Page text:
Hanover extends warm welcome to Danish visitors

The delegation along with staff from West Lothian Council and Hanover
The delegation along with staff from West Lothian Council and Hanover

A delegation of civil servants from Varde in south west Denmark were guests at Colinshiel Court in Armadale.

The group – made up of 12 politicians and senior civil servants from the municipality – were touring Scotland visiting various facilities to research future ways of working with older and disabled people.

Denmark features similar demographic challenges to Scotland, with an ageing population and a wider range of services requiring to be delivered against a backdrop of funding cuts.

Colinshiel Court is run in partnership between Hanover and West Lothian Council, where the housing association manage the building and council staff provide care services.

Staff from both organisations were on hand to answer questions and discuss the successful housing-with-care model that Colinshiel Court offers, and delivered information on partnership working between the council and housing association. An enlightening questions and answers session also covered telecare and smart technology, funding levels and how people with dementia are housed in Scotland.

The delegation was very impressed with the service.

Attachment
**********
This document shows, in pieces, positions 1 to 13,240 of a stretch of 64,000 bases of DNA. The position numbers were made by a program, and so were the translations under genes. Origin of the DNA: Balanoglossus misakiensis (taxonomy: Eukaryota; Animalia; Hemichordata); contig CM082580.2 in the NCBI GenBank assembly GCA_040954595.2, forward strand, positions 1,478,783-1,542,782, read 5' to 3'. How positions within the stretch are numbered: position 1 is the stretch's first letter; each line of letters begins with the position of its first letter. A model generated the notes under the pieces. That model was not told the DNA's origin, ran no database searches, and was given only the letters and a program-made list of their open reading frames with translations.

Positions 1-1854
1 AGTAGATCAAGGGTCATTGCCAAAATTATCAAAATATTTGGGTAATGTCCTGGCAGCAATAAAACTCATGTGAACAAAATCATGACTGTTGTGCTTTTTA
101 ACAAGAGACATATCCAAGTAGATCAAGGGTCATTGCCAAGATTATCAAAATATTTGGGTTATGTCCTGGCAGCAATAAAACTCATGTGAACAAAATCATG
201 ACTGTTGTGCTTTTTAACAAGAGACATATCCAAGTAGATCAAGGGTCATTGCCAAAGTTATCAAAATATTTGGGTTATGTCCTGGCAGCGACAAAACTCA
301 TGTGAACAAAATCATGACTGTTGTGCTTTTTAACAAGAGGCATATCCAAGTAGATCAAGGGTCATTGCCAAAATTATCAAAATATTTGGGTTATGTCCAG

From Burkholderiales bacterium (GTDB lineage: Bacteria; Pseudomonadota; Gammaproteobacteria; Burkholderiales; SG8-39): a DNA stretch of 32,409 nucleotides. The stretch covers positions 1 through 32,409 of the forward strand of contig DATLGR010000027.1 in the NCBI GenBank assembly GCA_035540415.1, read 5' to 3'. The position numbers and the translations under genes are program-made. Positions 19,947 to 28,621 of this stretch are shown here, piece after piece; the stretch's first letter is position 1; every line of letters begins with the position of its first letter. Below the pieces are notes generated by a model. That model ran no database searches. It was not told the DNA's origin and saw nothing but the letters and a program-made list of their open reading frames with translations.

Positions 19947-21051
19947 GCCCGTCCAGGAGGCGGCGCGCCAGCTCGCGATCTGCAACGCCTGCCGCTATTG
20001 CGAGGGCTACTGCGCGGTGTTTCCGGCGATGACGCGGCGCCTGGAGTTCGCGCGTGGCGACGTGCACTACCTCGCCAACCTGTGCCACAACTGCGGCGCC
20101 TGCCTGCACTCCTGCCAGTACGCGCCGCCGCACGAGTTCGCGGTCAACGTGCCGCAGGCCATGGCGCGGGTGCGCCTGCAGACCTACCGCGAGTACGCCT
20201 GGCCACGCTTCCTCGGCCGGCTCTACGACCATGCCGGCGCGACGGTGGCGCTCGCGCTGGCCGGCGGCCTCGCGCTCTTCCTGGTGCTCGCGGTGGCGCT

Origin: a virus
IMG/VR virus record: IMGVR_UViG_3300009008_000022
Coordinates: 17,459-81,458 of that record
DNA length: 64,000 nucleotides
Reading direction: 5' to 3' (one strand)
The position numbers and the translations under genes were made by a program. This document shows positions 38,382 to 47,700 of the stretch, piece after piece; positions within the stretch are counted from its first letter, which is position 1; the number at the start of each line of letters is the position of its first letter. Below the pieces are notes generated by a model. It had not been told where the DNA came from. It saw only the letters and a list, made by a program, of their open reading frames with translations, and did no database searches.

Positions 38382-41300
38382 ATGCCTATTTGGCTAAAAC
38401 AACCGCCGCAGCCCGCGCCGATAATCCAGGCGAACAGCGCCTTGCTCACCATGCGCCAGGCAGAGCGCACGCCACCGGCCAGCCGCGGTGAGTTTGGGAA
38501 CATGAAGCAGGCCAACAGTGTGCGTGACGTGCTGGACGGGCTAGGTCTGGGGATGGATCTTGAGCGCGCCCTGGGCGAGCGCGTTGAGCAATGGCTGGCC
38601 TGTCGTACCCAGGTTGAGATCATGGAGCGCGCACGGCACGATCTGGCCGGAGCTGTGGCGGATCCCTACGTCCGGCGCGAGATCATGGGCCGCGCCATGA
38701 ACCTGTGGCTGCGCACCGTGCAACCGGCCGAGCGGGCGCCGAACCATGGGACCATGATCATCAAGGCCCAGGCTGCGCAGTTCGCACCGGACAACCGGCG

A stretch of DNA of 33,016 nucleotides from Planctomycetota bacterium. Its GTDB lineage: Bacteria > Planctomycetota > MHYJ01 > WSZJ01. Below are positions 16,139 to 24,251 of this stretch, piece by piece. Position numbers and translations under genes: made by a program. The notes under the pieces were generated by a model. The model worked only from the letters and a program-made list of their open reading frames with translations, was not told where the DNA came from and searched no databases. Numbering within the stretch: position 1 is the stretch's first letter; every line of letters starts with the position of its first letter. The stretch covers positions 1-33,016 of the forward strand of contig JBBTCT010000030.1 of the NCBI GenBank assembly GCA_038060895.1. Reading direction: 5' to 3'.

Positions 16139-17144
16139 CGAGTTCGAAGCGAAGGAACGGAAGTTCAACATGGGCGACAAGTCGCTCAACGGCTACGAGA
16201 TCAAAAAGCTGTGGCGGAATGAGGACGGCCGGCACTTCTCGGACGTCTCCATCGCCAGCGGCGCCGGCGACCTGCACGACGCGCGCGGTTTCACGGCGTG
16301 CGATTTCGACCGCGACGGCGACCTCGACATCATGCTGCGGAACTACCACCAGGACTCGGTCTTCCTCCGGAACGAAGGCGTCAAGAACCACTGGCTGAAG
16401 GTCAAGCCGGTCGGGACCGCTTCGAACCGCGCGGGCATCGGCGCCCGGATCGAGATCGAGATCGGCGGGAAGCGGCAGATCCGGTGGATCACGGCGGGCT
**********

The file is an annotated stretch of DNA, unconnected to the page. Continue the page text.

Anette Baekgaard Jacobsen, director of social healthcare and employment in Varde, said: “When we came in the front door, there was lots of life – everyone was chatting and there was a really good atmosphere. It was clear there was a good connection between those living there and the staff who work there.”

Tina Agergaard Hansen, a politician and qualified nurse, said: “Dementia is on the increase in Denmark. We chose to visit Scotland because it’s well known for being forward thinking and well developed in terms of safety for service users.”

Chris Milburn, Hanover’s director of customer services, said: “We were delighted to welcome everyone to Colinshiel Court. It was a great opportunity to meet with other experts from a country that offers similar opportunities and challenges to Scotland and it was interesting to compare the many common issues that affect the delivery of housing and care services across Europe.”

The group also visited Alzheimer Scotland, a care home and a private school for disabled children.


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